Greek women believe that bread rises by divine intervention. If you tell them that a batter of flour and water will ferment from the various airborne microorganisms if left for a few days, they refuse to believe it. They are certain that only the direct power of God can turn a mere flour batter into a leavening medium. This is the reason why prozymi (pronounced pro-ZEE-me) –the natural sourdough starter used in traditional baking– is always made either on September 14 —the day the Greek Orthodox Church celebrates the discovery of the cross on which Jesus was crucified— or near the end of Holy Week, preceding Easter.
On both occasions, some leaves or flowers are added to the flour and water mixture: If the prozymi is started around Easter, the mixture contains a handful of the flowers that have been used to decorate the Epitaphios—a representation of Jesus’ coffin which is paraded through the streets decorated with flowers, in the solemnfuneral-like procession on Good Friday evening. If the dough is mixed on the Day of the Cross, a sprig of basil is included in the prozymi batter. But not just any sprig, but one taken from the bunch the priest has used to sprinkle the congregation with holy water. According to Greek religious myths, fragrant basil was the plant growing around the Holy Cross, a sign that allowed Saints Constantine and Helen to distinguish Jesus’ cross from among the many others in the area. To commemorate the event, on the eve of the holiday women bring to the church pots of aromatic small-leafed basil plants that they have grown with much care all through the summer.
Much secrecy surrounds the making of prozymi. I have asked many women on various islands to describe the process and received only vague answers: “You mix a few handfuls of flour with some lukewarm water, add the blessed basil or the Epitaphios flowers and, because the mixture is blessed, after a while” —they never say how long exactly — “the mixture starts to develop little bubbles. Then you gradually add flour for the next couple of days, and your prozymi is ready.”
Peasant and educated women alike insist that without the blessed additions, the mixture of flour and water will not ferment. Some of the women I talked to specified that the flour for the starter is a mixture of barley flour and all-purpose white flour bought from the supermarket. The women distinguished this from thestarenio, which is used in the bread dough. Starenio means “wheat flour,” but the term has come to mean the locally ground yellowish semolina-like hard flour, once very common in the islands, especially those of the northern Aegean. The wheat for starenio is now grown primarily in central mainland Greece, and this, very important flour is available at the central markets of the large cities and in some old-fashioned grocery stores all over the country.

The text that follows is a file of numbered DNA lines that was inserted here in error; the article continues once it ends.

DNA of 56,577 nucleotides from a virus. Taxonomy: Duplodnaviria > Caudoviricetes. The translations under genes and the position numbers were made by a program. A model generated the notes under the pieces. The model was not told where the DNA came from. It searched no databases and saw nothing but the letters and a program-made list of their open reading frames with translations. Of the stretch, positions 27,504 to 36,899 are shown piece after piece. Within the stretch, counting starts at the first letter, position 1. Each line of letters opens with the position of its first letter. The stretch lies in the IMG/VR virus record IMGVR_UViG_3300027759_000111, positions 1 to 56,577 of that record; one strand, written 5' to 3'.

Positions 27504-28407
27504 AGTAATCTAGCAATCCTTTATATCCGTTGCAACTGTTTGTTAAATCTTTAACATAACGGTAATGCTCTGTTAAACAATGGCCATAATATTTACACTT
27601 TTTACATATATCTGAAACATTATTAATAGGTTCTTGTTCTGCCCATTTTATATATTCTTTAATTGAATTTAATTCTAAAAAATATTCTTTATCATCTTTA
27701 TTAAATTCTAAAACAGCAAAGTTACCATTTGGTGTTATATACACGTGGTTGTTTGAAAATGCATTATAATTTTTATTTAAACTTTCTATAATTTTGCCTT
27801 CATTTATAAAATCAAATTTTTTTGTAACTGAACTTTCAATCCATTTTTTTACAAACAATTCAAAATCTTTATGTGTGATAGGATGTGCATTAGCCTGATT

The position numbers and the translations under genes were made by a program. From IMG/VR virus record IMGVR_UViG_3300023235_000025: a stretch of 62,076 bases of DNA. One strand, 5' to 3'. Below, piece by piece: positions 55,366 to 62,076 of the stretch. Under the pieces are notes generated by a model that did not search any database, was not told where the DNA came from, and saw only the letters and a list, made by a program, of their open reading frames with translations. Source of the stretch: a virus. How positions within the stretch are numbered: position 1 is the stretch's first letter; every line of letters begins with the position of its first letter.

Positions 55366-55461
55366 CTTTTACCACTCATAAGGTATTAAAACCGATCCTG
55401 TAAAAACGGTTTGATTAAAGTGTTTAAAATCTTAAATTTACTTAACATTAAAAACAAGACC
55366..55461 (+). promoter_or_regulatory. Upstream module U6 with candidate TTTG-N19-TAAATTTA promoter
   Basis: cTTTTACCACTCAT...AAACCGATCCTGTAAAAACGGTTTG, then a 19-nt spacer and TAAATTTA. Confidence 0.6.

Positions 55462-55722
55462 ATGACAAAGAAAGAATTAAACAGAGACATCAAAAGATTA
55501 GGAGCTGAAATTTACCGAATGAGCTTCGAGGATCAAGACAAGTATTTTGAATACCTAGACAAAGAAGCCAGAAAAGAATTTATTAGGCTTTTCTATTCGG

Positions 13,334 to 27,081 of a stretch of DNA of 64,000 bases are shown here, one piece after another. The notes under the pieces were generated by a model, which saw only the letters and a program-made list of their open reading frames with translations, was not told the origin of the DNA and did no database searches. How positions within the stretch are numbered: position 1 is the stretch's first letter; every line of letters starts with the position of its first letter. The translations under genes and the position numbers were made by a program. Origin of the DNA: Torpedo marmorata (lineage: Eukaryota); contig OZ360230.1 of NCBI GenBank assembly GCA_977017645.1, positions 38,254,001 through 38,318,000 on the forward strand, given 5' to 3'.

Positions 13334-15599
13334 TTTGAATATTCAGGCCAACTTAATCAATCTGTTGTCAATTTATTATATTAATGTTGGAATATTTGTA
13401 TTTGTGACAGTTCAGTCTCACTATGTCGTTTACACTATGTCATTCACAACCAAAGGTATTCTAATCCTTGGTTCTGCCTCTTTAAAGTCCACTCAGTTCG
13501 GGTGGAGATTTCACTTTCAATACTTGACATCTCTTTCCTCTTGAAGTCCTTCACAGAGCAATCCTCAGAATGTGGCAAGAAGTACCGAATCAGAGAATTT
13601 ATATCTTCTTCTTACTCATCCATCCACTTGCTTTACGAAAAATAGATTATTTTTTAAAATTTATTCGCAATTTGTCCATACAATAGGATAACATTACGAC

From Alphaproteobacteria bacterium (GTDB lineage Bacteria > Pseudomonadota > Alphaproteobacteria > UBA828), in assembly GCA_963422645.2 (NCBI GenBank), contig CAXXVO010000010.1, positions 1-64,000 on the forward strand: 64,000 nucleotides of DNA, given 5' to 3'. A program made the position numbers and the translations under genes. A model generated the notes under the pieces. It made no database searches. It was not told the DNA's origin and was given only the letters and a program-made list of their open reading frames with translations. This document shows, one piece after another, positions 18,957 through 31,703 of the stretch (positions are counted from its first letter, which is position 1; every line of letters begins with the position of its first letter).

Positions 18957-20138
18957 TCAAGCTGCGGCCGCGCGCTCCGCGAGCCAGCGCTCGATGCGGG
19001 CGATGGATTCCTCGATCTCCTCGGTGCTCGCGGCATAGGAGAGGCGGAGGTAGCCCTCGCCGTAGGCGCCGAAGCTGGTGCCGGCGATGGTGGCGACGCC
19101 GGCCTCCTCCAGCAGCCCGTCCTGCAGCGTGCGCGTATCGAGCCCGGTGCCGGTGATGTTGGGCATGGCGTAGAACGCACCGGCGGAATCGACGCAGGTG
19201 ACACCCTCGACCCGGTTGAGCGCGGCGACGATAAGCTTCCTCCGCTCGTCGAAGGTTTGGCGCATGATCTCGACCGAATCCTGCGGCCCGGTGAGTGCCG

I tried adding sprigs of basil and different flowers to the mixture of flour and water, thinking that they might speed up the process of fermentation, as do grapes. Basil made no difference, but some of the flowers did. Wild marigolds, the purple flowers of a gigantic thistle that looks like a miniature artichoke and a few others seemed to quicken the fermentation a little. The dried flowers of hops –the plant used in making beer– worked wonders. But the hops-induced starter is not strong or lasting. The first bread you make with it has an interesting cheese-like flavor. The Greek women who still keep the tradition and bake bread regularly will tell you that they have almost forgotten when they first started their prozymi or who gave them the initial piece of dough starter. They make sure to save a piece of the dough every time they make bread, and usually have another one in the freezer as a backup. One day before baking, the old-dough starter is kneaded together with roughly its weight in flour and water, and left overnight (or for 24 hours) until it doubles in size and becomes bubbly. With this they make their breads, keeping a piece of dough for the next time, and so on…
Since I couldn’t find a precise recipe for this elusive prozymi, I decided to rely on Peter Reinhart’s very detailed instructions to produce my first natural starter, using barley and white flour, and some honeywith the water. I wasn’t that meticulous, especially during the last phase –the three-day daily feeding of the mother starter. Maybe this is the reason why my bread –kneaded with three different flours– is more rustic, heavy and chewy than the traditional French breads. But it is exactly like the large, old-fashioned homemade loaves I remember from my childhood. And thus is good enough for me!